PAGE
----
Reviewed April 2nd, 2009 @ 09:20AM
If you have been programming for any extended period of time, I am sure you have started to see different patterns emerging out of your tasks. You may find you are doing the same thing over and over again, solving problems that you had previously solved in another project. These patterns can vary from smaller chunks of re-usable code, to manage the sending and receiving of email, all the way to watching over a part of your application and triggering notifications to another part of your application. This book, Design Patterns in Ruby takes several of the principles found in the widely known book, Design Patterns by The Gang of Four, and applies them to Ruby. It's a mixture of the theory behind the design patterns, and then hands-on practice applying it to your Ruby applications. While this book is centered around patterns in Ruby, it is not about teaching you Ruby. There is a brief primer in the beginning, but it comes with the understanding that you already know a little bit about the Ruby language. Now it's time to check out some of the patterns presented in this book.
What are patterns?
The book starts off with a chapter devoted to giving background to design patterns and how they can help you build better applications. This chapter isn't a history lesson. The main points of this chapter teach you about awareness. They teach you how to look at your applications, and when and where patterns could best be applied. He gives what he calls Patterns for Patterns while developing:
- Separate out the things that change from the things that stay the same.
- Program to an interface, not an implementation.
- Prefer composition over inheritance.
- Delegate, delegate, delegate.
- You ain't gonna need it.
These principles provide us the glasses with which to look through as we assess our code. You will want to keep these in the back of your mind as you read through the rest of the book.
What is Ruby?
As I stated in the beginning, this book isn't about teaching you Ruby. However, the author does take the second chapter to walk you through the basics. This chapter simply shows you a bit of the syntax, types, and constructs. This intro is very brief, but probably enough to provide a reference throughout the rest of the book if you haven't worked with Ruby before. With this primer into Ruby, the author wraps up the first part of the book and we are now ready to move on to the 14 patterns covered in this book.
Spotting patterns might not always be easy, even with the guidelines given in the first chapter. One of the strengths of this book is that each chapter poses a different problem and then tackles is using the suggested pattern. This allows you to see it in action, and allows you to get the wheels spinning on how the pattern is used and where else it could be used. After walking through each of the patterns, we are presented with a nice wrap-up of the pattern.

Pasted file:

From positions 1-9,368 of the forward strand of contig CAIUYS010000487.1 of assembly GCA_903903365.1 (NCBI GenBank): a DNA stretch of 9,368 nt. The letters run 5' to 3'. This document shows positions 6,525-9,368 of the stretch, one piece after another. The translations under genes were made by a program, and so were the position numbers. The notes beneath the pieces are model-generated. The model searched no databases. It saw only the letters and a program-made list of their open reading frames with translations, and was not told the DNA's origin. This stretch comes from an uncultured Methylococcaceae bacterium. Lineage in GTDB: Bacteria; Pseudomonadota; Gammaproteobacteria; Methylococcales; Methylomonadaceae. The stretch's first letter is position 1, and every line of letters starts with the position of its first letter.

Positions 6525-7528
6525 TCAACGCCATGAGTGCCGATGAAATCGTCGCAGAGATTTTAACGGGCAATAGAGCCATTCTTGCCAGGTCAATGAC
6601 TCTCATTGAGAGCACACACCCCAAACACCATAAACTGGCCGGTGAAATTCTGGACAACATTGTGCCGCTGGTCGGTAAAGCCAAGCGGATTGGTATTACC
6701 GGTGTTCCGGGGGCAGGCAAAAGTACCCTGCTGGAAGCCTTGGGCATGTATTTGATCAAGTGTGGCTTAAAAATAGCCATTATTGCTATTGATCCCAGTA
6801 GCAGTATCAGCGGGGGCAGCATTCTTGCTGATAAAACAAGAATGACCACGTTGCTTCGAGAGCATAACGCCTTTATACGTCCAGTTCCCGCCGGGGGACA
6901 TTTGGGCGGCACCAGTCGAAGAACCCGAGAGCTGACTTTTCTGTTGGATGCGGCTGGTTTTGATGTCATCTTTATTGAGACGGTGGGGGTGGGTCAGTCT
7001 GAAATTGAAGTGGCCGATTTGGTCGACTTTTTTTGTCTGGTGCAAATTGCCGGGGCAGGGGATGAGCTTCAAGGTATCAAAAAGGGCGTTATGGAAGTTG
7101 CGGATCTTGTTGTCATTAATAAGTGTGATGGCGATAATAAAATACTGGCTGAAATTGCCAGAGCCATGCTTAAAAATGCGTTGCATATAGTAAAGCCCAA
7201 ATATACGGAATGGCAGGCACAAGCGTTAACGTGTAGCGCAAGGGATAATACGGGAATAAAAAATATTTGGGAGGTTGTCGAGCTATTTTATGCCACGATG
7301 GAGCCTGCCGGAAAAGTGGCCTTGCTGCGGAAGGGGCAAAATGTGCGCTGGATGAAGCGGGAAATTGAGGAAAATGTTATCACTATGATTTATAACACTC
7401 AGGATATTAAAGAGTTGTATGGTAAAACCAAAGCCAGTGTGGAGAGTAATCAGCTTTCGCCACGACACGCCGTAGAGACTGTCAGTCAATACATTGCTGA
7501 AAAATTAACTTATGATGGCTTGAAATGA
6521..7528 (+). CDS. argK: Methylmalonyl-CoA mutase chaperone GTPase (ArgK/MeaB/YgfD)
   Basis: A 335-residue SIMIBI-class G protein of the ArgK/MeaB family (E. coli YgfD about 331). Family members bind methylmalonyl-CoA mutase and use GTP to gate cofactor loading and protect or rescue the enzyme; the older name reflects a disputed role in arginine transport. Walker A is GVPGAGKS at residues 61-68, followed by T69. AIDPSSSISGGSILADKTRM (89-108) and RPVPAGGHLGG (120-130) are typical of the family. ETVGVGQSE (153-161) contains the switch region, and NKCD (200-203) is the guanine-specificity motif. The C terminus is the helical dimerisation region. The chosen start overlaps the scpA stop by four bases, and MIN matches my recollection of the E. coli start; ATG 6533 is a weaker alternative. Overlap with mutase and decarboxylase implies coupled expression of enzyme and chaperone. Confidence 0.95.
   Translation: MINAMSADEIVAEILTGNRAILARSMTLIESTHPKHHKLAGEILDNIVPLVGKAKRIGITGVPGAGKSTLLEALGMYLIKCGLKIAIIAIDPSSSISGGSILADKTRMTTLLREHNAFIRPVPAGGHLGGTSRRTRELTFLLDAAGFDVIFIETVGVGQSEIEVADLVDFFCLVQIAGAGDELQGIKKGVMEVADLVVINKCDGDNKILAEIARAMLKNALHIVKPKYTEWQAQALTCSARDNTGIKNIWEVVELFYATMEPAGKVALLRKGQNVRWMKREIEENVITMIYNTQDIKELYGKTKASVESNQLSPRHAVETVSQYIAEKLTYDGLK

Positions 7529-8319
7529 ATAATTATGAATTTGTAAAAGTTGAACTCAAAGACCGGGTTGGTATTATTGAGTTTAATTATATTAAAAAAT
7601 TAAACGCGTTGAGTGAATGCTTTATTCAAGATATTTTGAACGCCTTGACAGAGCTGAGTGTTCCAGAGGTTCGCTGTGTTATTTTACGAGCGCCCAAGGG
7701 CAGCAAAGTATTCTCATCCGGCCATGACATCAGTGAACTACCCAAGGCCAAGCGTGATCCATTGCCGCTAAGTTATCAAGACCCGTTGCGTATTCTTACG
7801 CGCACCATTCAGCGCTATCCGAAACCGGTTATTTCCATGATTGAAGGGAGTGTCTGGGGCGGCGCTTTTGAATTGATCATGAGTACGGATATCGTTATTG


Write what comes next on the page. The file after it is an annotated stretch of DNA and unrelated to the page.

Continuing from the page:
This book is not very long in length, so I won't go into great detail with each of the patterns, as they are covered very well in each chapter. You need the context to understand how all of the pieces fit together. So, without providing too much information, here is a list of the patterns covered in the book:
- Template method
- Abstract Factory
If you are like me, then you will have read these chapters and be left with a desire to instantly start researching, practicing, and applying what you have learned. But we aren't done quite yet, there is still one more section to go. We now know what the patterns look like. We have seen the examples done solely in Ruby. Everything makes sense. But can we do more? Now we shift gears to look at patterns found in the Ruby language itself.
The Patterns + Ruby
The Ruby language itself has several patterns that make programming Ruby fun and elegant. The last part of this book shows us a few of those patterns, as they can be used extensively while building your application patterns. If you have ever browsed through the Ruby on Rails source code, then you will have seen all of the patterns listed above, as well as the patterns in Ruby. Here are a few of those:
- Domain-Specific Languages
- Convention over configuration
Ruby is such an elegant language to work with, and it is due in many parts to these patterns found within the language. These aren't patterns solely used by Ruby, but the English-like nature of Ruby makes it fun to both read and write with these patterns.
This book fits nicely with the Addison Wesley Professional Ruby Series, but doesn't require you to read all other books in the series to fully comprehend. While the progression of this book was done very well, starting you off with a discussion of patterns and Ruby, then diving right into the patterns, I did find myself reading this book several times. I didn't read it several times because I didn't understand it, but simply to read with a new outlook on how and where these patterns could be applied, or are currently applied out in the wild. I find this book not only to be very informative, but also an excellent reference as I look to solve different problems. If you are a programmer, you should definitely read Design Patterns. If you are a Ruby programmer, you should then read Design Patterns in Ruby.